The SPY-3 MFR is the DDG-1000's primary air-defense fire-control radar. It can perform area air defense to protect other ships in a naval task force and conduct short-range air defense. The SPY-3 is an X-band medium-range radar with a maximum range against air targets of about 150-167 km. The SPY-3 will thus be able to engage "low-observable" air targets, such as sea-skimming anti-ship cruise missiles, unmanned aerial vehicles, and aircraft. Within the 150-167 km envelope, the SPY-3 will be able to fire and guide missiles to their targets, including the Evolved Sea Sparrow Missile, which has a range of 45 km, and the SM-2 Block IIIB, which can engage sea-skimming cruise missiles at ranges of up to 167 km. The Dual-Band Radar can illuminate targets and guide the SM-2 Block IIIB, but the Zumwalt's combat direction system apparently must be modified to fire the SM-2.
The S-band VSR provides effective long-range surveillance, detection, and tracking of air contacts up to 370 km. It can detect, identify, and track over-the-horizon air and surface targets; conduct air traffic control duties of hundreds of air contacts; and "provide cuing for the SPY-3 MFR," sending target information to the SPY-3 radar. The VSR, as it tracks both SM-2s and their intended air targets, could possibly give command guidance to Standard Missiles through flight updates via data link to the SM-2's inertial and command midcourse guidance system, like the Aegis SPY-1 radar. A senior Raytheon official seemed to confirm this assessment when talking about the Zumwalt's combat management system: "Our [combat system] design has the SM-2 using the same link as used in all the other ships.… The Volume Search radar is essentially the same as the SPY-1D" Aegis radar used in all current DDGs and cruisers.
With the necessary modifications, the DDG-1000's Dual-Band Radar could also guide the new SM-6 Extended Range Active Missile, intended to replace the SM-2, through command guidance flight updates sent directly to the SM-6 by the VSR.
Ballistic Missile Defense. The Arleigh Burke-class destroyers, particularly Flight IIA, were not designed to conduct ballistic missile defense. The BMD upgrades to the SPY-1D(V) radar were considered by the Ballistic Missile Defense Organization after it was developed for littoral waters operations against low-observable sea-skimming cruise missiles, the same air defense role for which the DDG-1000's SPY-3 was originally designed. There have also been plans to fit the Flight IIA destroyers with the more advanced SPY-1E active phased-array radar, which has greater ability to detect and engage ballistic missiles due to its greater sensitivity and ability to locate low-signature targets under clutter. Reportedly, SPY-1 radars have tracked ballistic missiles at distances exceeding 1,000 km.
The ballistic missile defense weapon of the Aegis system is the SM-3. It would seem that several of the Arleigh Burke-class destroyers are being upgraded for theater ballistic missile defense with the capability to fire the SM-3 and with BMD-capable upgraded versions of the Aegis weapon system like the Baseline 7 version. The SM-3 Block 1 is designed to intercept short-range and medium-range ballistic missiles in midcourse. It has a GPS-assisted inertial navigation system and a range of approximately 1,200 km. Intercepts beyond 370 km would require using the network-centric warfare Cooperative Engagement Capability to receive targeting coordinates from other platforms. The SM-3's fourth stage is the Lightweight Exoatmospheric Projectile Kinetic Warhead, which intercepts the ballistic missile.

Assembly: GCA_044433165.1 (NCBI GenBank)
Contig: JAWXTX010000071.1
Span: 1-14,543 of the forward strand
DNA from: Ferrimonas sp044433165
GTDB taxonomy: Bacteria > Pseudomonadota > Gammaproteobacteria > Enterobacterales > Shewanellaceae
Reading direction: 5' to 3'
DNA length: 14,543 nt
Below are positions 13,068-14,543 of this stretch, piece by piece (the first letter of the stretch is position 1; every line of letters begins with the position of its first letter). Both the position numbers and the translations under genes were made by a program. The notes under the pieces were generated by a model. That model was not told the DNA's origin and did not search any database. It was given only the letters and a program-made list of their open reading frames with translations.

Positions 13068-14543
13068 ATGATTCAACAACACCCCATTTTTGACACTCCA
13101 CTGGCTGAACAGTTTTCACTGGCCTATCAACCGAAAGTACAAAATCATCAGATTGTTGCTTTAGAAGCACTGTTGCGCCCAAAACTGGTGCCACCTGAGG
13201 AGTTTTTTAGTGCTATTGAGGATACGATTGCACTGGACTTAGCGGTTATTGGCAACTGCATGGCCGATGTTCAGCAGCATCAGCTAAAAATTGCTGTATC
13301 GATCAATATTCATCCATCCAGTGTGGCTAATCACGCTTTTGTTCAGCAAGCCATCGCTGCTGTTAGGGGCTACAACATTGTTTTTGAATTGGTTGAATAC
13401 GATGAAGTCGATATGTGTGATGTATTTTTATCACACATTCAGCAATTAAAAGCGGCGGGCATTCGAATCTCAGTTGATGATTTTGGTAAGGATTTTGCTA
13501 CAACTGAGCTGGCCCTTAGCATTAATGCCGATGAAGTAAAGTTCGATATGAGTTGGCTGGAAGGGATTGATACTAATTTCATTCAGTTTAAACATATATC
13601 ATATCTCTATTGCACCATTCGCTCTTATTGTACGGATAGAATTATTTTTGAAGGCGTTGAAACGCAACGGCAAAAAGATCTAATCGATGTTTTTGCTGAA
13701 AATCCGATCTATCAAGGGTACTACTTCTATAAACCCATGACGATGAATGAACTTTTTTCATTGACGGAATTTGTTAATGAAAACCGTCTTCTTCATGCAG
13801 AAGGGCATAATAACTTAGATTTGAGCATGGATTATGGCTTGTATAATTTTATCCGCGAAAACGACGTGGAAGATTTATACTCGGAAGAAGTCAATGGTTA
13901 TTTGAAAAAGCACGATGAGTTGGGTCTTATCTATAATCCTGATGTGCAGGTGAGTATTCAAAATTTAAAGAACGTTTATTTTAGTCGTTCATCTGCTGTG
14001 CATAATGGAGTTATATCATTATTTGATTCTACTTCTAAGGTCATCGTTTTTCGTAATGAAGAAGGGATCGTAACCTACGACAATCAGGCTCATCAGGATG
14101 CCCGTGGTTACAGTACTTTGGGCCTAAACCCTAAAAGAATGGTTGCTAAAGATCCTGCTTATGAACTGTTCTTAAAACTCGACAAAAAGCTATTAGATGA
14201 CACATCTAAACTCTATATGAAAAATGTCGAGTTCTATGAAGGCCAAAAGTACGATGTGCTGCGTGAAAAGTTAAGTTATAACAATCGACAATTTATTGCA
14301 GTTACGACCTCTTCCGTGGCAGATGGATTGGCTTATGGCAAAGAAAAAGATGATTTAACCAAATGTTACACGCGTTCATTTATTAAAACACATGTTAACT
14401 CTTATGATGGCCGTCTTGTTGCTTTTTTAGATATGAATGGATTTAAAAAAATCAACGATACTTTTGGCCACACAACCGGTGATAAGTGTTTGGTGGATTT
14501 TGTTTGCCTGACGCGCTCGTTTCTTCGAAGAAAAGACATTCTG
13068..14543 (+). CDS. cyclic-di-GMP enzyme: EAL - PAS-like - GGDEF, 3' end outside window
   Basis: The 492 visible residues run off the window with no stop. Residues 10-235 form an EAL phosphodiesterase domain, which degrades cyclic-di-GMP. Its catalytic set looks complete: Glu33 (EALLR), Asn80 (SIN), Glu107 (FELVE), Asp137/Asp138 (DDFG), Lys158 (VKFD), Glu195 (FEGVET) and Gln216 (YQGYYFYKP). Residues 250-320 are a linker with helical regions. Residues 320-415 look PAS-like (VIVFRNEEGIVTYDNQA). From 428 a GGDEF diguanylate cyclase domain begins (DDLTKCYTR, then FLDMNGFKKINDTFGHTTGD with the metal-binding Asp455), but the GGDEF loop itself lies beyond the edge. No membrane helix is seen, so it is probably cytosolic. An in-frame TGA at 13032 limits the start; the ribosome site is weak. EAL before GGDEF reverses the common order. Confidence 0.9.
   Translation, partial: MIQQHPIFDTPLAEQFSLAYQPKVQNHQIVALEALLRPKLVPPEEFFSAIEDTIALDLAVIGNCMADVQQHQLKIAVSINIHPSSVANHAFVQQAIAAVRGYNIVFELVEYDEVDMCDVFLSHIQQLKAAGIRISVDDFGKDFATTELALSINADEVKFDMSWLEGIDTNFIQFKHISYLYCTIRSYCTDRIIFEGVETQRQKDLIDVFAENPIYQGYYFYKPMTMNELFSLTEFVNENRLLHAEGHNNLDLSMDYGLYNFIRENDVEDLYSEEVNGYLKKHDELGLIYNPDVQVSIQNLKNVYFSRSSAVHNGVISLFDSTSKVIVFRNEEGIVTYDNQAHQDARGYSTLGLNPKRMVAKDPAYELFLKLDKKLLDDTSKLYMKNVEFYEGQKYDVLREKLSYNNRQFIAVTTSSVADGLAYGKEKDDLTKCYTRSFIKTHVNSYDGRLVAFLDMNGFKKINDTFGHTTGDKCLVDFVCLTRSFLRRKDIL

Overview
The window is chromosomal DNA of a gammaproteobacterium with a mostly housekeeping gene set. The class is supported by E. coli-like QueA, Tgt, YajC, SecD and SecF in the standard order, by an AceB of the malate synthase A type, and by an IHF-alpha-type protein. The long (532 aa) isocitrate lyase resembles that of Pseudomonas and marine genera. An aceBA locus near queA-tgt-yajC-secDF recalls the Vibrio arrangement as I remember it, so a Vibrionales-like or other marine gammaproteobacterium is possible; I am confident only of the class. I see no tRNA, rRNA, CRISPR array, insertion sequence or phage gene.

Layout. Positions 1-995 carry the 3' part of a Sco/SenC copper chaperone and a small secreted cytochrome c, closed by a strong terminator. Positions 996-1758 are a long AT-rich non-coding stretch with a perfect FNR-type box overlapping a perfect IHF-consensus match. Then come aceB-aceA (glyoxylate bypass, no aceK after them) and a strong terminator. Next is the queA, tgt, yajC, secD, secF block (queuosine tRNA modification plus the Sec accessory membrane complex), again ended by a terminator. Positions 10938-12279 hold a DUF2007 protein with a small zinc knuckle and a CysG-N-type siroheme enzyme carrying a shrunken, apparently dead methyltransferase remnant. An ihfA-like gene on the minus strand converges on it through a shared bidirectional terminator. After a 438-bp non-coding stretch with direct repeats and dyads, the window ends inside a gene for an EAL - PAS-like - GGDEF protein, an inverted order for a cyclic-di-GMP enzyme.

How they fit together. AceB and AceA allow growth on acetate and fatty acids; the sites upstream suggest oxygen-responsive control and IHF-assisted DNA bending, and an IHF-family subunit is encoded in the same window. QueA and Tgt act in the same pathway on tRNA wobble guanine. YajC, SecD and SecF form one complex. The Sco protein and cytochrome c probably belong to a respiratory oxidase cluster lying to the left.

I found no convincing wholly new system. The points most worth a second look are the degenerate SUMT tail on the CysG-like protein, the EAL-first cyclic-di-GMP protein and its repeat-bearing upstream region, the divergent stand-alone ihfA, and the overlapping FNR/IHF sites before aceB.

Sonar and the Anti-Submarine Warfare Mission. The two warships' anti-submarine warfare capabilities diverge along their main mission priorities. The DDG-1000's sonar system offers a more capable system for the littorals, while the DDG-51's works more effectively in blue waters. The Arleigh Burke Flight IIA is fitted with a very capable sonar suite for littoral and blue-water ASW operations. One component is the SQS-53C(V)1 hull-mounted sonar, which seems to be an adaptation of the original system designed to operate in both littoral waters and blue waters, as it is integrated with the Kingfisher high-frequency mine-avoidance sonar. The SQS-53C can reportedly detect targets at considerable ranges in shallow waters. Operating like a phased-array radar, the SQS-53C sonar can send out acoustic beams in different directions, allowing it to track multiple sonar contacts simultaneously. SQS-53C appears capable of reaching detection ranges in ocean waters of up to about 100 km (the second convergence zone).
The DDG-1000's sonar suite consists of low-frequency bow sonar, the new Multi-Function Towed Array, the new Lightweight Broadband Variable Depth Sonar, and the dipping sonar of the destroyer's anti-submarine warfare helicopter. The Lightweight Broadband Variable Depth Sonar, which functions at medium and high frequencies, is better suited to the acoustically cluttered littoral waters, particularly against slow submarines and sea mines in shallow waters. It has a limited detection range of about 28 km. The Multi-Function Towed Array can operate at high, medium, and low frequencies.
Yet the Navy has also been funding Tsunami, an alternative sonar suite for the DDG-1000. According to L3 Communications, Tsunami can replicate the performance of the Arleigh Burke's SQS-53 bow sonar in blue waters, although it is claimed to operate more effectively in the littoral waters. L3 claims that Tsunami is a "green sonar" because its acoustic transmissions will not negatively affect marine life such as dolphins and whales.